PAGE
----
|Cat-eLog Data Sheet|
|Scientific Name||Glyptothorax dorsalis Vinciguerra, 1890|
|Type Locality||Meetan, Upper Myanmar.|
|Pronunciation||Gleep toe thor axe|
|Etymology||The generic name comes from the Greek glyptos, meaning carved, and thorax, meaning breastplate (or the part of the body covered by it), in reference to the folds of skin comprising the thoracic adhesive apparatus. The specific epithet comes from the Latin dorsalis, meaning of the back, in reference to the distinct coloration of the nuchal plate.|
|Size||110mm or 4.3" SL. Find near, nearer or same sized spp.|
|Identification||Sisorid catfishes of the genus Glyptothorax Blyth are benthic inhabitants of torrential waters of rivers and streams in montane and submontane parts of tropical Asia. The members of the genus are adapted to attach themselves to rocks and boulders against strong currents by means of a thoracic adhesive apparatus comprising grooves and folded pleats of skin parallel or oblique to the longitudinal axis of the body. The genus has a wide distribution, ranging from Turkey and Syria in the west, to India and China in the east, and extending further southeastward to Indonesia. With 84 nominal species, Glyptothorax are the most speciose genus of catfishes in Asia (Eschmeyer et al., 1998, Ng, 2005); 67 species were treated as valid by Thomson & Page (2006).
Distinguished by its cream-colored nuchal plate (bone at the base of the dorsal spine).
|Distribution||Manipur Valley, India and Myanmar
Manipur (click on these areas to find other species found there)
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|IUCN Red List Status||Least Concern|
|pH||6.0 - 7.0|
|Temperature||16.0-24.0°C or 60.8-75.2°F (Show species within this range)|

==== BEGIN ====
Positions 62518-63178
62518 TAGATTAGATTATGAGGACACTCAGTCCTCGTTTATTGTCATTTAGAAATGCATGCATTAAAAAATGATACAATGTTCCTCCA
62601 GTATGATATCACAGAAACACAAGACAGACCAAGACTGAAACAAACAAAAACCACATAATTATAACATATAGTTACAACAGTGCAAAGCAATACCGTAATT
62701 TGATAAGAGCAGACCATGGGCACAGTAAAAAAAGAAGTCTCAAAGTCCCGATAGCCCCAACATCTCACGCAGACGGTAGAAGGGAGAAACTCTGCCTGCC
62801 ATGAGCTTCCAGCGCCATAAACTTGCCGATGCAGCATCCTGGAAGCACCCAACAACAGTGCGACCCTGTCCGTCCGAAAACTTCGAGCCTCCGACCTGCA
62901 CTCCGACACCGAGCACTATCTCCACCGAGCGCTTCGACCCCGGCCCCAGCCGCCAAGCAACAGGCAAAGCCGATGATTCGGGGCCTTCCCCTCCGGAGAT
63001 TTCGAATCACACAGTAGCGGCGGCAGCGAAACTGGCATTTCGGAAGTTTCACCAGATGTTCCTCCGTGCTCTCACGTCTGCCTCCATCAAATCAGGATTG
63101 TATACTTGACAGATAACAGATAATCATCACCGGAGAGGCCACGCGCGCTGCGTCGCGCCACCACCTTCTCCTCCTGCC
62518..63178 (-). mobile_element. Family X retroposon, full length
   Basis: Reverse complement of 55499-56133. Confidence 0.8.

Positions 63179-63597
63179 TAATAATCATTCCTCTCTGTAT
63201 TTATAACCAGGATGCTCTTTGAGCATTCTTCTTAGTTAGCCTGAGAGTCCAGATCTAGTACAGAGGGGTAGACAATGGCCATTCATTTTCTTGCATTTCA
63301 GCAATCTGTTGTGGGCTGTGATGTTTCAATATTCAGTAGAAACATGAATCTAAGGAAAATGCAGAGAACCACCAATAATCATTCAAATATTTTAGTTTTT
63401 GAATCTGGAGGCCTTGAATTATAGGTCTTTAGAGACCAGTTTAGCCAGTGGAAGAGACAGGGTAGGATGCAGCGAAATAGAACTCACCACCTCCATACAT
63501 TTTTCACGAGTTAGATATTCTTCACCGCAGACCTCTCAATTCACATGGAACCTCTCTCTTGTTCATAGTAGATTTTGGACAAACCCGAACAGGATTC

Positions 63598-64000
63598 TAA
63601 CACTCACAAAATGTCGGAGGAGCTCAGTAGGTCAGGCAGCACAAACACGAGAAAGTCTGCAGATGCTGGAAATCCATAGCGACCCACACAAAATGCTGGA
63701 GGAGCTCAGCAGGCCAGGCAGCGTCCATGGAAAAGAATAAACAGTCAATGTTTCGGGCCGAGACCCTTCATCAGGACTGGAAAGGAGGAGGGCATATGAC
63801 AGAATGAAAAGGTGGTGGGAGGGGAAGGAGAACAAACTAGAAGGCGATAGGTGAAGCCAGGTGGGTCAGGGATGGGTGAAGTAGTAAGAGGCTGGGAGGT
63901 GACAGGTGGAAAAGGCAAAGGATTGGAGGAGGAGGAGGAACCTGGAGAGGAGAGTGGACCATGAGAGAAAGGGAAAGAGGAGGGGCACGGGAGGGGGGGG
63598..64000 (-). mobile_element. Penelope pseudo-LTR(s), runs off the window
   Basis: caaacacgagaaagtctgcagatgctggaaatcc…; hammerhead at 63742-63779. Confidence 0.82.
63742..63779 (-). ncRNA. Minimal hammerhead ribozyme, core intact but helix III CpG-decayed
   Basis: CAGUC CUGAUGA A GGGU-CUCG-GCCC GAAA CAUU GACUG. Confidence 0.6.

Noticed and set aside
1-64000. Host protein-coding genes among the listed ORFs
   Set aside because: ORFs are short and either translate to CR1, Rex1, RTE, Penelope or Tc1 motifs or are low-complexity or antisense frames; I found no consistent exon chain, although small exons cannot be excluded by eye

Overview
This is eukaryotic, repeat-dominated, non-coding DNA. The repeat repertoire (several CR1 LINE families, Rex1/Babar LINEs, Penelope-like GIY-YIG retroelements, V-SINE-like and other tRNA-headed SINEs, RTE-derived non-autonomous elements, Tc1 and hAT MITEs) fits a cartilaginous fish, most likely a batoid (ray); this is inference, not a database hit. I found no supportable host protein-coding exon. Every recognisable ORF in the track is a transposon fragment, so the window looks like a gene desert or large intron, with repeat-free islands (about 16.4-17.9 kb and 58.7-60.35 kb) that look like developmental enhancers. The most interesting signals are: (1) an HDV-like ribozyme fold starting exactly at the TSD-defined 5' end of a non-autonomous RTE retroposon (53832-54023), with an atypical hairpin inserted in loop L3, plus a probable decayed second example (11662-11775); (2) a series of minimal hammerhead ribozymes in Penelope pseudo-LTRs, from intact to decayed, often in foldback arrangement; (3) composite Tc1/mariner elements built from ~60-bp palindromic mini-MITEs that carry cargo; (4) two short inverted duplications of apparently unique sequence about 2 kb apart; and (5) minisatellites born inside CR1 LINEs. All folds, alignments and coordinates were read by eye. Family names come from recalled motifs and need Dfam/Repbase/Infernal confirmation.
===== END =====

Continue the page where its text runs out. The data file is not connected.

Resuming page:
|Other Parameters||Needs well oxygenated water.|
|Feeding||Will feed on live/frozen food, but does not appear to take prepared foods.|
|Furniture||A sandy/gravel bottom and enough rocks/driftwood to partially deflect the current and for the fish to hide in.|
|Compatibility||A peaceful species suitable for the hillstream biotope tank. Best kept in a well-oxygenated tank with strong current. Ideal tankmates include balitorine loaches such as Homaloptera, fast-swimming cyprinids such as Danio or Barilius, and smaller mastacembelids.|
|Breeding Reports||There is no breeding report.|
|Reference||Annali del Museo Civico di Storia Naturale di Genova (Serie 2) v. 9, pp 246, Pl. 7 (fig. 4).|
|Registered Keepers||Keeping this species? Why not .
There is but a single registered keeper, view all "my cats" data.
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There is no wish to keep this species.
|Spotters||Spotted this species somewhere? Click the binoculars!
There are 2 records of this fish being seen, view them all.
|More on Glyptothorax dorsalis|
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|Last Update||2019 Sep 29 07:36 (species record created: 2004 Feb 23 00:00)|